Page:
RALEIGH, N.C. (AP) - The man who would head the country's largest electric utility says radiation leaking from a crippled Japanese nuclear plant will force regulators to rethink the industry's future, but it's too early to tell how.
Duke Energy chief executive Jim Rogers testified Tuesday to the North Carolina Utilities Commission as the company seeks approval to spend up to $459 million through 2013 to develop a potential $11 billion nuclear plant in Cherokee County, S.C. South Carolina regulators will take a similar look within months.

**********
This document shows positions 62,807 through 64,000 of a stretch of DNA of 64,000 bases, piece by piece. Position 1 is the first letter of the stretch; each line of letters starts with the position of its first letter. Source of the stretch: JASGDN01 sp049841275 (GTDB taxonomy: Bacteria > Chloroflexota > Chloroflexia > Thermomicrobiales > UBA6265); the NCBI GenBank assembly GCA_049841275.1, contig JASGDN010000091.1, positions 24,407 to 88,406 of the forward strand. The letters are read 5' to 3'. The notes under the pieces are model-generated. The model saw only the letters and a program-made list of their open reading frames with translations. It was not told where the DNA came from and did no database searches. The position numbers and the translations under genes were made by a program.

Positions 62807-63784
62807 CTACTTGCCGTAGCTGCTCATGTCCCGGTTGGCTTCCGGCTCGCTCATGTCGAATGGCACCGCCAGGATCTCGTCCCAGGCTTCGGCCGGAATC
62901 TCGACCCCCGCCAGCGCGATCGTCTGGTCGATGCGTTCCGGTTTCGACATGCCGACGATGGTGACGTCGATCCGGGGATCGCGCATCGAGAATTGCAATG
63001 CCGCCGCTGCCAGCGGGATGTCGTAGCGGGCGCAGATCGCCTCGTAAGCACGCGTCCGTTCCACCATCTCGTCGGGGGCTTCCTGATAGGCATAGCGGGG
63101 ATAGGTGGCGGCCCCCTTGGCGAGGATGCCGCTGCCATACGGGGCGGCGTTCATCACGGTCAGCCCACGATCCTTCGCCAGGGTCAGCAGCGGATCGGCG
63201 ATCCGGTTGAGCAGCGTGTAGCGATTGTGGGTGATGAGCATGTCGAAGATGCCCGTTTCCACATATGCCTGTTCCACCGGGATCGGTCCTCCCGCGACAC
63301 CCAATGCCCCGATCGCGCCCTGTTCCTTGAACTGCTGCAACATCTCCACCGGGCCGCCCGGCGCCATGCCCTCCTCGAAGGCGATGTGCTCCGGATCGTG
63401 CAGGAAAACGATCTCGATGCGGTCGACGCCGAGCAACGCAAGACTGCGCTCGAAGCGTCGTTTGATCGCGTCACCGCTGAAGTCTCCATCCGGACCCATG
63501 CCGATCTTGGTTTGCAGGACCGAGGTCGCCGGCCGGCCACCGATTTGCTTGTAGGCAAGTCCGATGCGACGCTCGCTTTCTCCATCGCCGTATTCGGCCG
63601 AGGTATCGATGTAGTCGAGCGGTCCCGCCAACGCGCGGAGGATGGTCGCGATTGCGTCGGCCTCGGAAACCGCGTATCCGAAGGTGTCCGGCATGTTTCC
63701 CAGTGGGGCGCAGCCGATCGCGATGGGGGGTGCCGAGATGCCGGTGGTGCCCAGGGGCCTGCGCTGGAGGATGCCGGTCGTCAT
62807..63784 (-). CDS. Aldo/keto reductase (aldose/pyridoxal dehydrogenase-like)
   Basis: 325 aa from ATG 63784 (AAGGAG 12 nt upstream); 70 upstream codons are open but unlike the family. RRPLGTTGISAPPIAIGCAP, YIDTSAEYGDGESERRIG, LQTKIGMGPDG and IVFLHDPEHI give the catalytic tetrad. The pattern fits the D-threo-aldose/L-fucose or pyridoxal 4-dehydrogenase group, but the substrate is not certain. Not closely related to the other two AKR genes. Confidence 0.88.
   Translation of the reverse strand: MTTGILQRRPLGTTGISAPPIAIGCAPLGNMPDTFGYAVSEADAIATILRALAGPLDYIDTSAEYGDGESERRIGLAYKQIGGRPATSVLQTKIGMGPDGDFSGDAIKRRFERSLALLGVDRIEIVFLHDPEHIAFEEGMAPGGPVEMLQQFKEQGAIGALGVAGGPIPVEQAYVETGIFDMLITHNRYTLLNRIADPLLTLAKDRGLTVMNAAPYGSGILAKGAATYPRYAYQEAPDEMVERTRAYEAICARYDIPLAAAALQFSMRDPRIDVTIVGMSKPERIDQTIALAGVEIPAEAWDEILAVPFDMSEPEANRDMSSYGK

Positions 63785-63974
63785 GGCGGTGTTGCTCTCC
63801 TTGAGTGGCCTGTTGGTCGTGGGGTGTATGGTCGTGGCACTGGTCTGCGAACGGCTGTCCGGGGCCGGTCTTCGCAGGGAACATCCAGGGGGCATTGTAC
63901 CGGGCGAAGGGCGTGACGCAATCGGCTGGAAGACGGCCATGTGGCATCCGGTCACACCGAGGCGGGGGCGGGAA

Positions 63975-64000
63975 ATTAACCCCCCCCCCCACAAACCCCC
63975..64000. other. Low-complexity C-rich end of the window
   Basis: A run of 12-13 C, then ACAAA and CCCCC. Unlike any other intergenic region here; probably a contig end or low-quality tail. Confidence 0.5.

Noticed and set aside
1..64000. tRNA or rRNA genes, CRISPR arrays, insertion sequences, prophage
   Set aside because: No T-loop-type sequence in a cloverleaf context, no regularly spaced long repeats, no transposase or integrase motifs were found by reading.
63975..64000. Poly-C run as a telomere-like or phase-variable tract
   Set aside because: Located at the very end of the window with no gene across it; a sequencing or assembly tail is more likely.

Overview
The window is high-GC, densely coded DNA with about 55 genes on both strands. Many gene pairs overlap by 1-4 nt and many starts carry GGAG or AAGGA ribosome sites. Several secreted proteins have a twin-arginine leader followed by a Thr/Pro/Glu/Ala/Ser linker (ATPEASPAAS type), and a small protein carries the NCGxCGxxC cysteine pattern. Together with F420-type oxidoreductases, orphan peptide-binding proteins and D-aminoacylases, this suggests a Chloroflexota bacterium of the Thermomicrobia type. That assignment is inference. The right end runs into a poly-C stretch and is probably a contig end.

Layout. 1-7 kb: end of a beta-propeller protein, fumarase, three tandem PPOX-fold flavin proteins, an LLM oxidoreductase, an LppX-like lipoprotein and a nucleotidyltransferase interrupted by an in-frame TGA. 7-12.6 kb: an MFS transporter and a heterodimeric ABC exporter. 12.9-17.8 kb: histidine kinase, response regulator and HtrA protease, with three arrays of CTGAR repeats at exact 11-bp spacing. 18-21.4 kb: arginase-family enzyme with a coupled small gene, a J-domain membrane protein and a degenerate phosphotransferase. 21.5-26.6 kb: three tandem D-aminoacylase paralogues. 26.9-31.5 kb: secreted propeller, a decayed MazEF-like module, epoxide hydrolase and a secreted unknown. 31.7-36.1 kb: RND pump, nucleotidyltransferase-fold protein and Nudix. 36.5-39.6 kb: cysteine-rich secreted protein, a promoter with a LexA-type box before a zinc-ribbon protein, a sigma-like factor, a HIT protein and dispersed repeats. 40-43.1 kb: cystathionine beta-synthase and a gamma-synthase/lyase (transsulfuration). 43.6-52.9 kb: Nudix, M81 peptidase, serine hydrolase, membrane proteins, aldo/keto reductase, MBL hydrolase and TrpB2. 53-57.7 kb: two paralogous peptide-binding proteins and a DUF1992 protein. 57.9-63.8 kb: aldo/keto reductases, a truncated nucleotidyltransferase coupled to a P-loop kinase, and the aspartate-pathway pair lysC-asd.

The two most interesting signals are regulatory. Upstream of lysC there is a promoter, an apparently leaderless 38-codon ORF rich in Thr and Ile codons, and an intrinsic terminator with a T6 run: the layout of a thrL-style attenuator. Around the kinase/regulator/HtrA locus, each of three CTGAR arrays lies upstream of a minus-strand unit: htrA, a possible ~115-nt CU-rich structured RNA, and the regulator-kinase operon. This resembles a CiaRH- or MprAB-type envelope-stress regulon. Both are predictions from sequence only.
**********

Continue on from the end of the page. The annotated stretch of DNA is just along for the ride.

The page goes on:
The Charlotte-based utility says it won't proceed with the project unless North Carolina changes state law so that Duke Energy can start charging consumers before the nuclear plant is completed.
Legislation hasn't yet been introduced in the legislature. Duke and Raleigh-based Progress Energy have proposed a merger.